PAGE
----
The media price per square foot for single family homes had a pretty typical month, dropping by 2.6 percent. But the same figure for condos dropped an amazing 14.8 percent in a single month. A volume-weighted aggregate of the two property type medians dropped by 6.4 percent for the month, ending up 41 percent lower than it was at the September 2005 peak.

Actual condo prices clearly did not drop by nearly 15 percent in a single month, of course. The drop in the median price per square foot likely reflects some degree of actual price declines, but the bulk of the decrease in the median almost certainly represents a shift in buyer activity toward lower priced properties. This is a phenomenon that has been going on for a while, though not to last month’s dramatic extent.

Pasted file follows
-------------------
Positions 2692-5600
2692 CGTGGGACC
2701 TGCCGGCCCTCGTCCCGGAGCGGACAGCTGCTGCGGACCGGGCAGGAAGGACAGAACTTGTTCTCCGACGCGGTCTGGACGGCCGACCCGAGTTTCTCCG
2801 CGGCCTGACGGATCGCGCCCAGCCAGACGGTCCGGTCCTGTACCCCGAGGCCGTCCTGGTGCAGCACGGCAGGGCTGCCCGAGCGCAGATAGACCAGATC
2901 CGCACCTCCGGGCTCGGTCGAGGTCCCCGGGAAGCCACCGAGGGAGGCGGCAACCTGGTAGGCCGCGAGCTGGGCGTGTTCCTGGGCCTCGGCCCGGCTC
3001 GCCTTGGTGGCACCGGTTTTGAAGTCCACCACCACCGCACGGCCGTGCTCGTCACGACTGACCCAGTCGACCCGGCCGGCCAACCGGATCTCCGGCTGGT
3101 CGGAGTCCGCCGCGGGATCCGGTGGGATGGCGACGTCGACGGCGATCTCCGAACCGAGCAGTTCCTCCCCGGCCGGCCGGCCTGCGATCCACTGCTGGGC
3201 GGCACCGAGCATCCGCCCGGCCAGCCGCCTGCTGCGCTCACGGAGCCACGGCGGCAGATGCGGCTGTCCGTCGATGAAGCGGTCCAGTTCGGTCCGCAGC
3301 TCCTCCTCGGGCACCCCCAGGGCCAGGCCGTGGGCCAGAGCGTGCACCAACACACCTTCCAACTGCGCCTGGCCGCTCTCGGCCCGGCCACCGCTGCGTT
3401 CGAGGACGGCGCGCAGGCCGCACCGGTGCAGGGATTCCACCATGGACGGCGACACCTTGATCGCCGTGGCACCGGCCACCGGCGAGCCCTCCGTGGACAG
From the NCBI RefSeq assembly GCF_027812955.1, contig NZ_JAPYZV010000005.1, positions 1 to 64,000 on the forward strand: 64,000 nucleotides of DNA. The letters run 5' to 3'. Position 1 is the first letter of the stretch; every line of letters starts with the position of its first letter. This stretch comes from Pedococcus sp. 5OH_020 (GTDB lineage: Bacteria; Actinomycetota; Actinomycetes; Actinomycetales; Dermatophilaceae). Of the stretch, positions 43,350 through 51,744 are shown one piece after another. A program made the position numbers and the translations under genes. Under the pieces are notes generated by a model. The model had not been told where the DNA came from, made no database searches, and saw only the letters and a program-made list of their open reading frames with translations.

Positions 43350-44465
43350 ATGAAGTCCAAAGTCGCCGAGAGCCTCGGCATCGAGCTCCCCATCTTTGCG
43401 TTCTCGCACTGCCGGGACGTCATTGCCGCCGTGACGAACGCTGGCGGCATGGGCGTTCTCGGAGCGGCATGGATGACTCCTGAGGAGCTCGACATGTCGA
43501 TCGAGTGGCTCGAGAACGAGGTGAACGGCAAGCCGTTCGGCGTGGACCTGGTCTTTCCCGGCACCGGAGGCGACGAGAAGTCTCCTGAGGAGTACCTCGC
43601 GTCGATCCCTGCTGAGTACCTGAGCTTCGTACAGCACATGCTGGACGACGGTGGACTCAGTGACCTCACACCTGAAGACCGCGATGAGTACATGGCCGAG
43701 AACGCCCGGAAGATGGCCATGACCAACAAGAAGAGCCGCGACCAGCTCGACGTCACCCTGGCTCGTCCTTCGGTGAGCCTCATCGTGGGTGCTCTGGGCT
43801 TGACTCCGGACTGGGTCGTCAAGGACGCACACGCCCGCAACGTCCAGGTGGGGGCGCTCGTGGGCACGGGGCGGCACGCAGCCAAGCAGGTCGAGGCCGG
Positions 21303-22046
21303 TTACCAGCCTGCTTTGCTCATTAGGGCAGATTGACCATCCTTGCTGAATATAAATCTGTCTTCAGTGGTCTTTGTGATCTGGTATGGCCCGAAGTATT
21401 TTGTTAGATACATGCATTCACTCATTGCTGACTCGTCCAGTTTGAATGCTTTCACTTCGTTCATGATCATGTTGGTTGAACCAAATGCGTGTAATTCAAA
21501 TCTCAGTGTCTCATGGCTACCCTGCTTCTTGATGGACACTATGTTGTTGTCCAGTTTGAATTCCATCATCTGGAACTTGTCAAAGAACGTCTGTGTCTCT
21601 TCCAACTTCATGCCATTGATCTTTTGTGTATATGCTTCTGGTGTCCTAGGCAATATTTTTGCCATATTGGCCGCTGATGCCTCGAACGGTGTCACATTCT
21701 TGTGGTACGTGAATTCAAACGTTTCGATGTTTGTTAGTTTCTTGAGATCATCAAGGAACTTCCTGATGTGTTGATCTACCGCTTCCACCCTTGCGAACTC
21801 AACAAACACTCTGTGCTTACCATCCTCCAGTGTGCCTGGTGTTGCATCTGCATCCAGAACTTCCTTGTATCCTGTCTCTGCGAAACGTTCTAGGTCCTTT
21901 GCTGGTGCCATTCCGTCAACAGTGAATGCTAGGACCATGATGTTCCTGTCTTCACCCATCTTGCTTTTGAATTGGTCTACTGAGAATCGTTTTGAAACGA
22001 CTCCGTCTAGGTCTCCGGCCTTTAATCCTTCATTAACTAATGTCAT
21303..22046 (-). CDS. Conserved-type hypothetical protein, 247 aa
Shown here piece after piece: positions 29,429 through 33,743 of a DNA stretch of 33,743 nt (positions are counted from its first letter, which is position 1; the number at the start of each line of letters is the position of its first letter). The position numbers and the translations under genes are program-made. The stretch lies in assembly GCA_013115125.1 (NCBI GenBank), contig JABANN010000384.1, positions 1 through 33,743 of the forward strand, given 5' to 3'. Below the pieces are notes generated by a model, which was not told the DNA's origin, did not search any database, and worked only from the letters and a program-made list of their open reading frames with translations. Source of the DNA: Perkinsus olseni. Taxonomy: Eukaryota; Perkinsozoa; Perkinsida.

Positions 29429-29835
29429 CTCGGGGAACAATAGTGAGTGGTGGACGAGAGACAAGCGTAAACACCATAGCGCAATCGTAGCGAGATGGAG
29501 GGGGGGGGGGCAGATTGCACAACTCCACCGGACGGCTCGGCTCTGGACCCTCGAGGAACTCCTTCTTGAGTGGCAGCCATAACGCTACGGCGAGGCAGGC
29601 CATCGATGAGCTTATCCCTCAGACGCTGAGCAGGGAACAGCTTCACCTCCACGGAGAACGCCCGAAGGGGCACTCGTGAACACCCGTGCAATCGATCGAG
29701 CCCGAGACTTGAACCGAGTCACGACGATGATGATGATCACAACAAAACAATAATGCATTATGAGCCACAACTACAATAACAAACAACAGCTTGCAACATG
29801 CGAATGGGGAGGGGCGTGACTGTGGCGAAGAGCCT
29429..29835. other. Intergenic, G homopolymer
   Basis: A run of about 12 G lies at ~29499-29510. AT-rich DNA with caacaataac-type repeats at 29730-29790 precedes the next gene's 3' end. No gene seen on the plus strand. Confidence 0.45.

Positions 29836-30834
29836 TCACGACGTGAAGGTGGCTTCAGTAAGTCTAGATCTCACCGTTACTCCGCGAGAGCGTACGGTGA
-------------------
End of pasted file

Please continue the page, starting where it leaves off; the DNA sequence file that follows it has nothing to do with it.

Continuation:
Such are the hazards of measuring what the typical buyer paid for a house or condo without accounting for how nice a property he or she got. Adjusting for square footage helps a little, but it does not account for differences in location, quality, or anything else. More about the travails of measuring home prices can be found here.

So while this month’s median price data doesn’t give us much useful information about actual prices, it tells us that — among condos, anyway — low-priced homes are selling a lot faster than high-priced homes.


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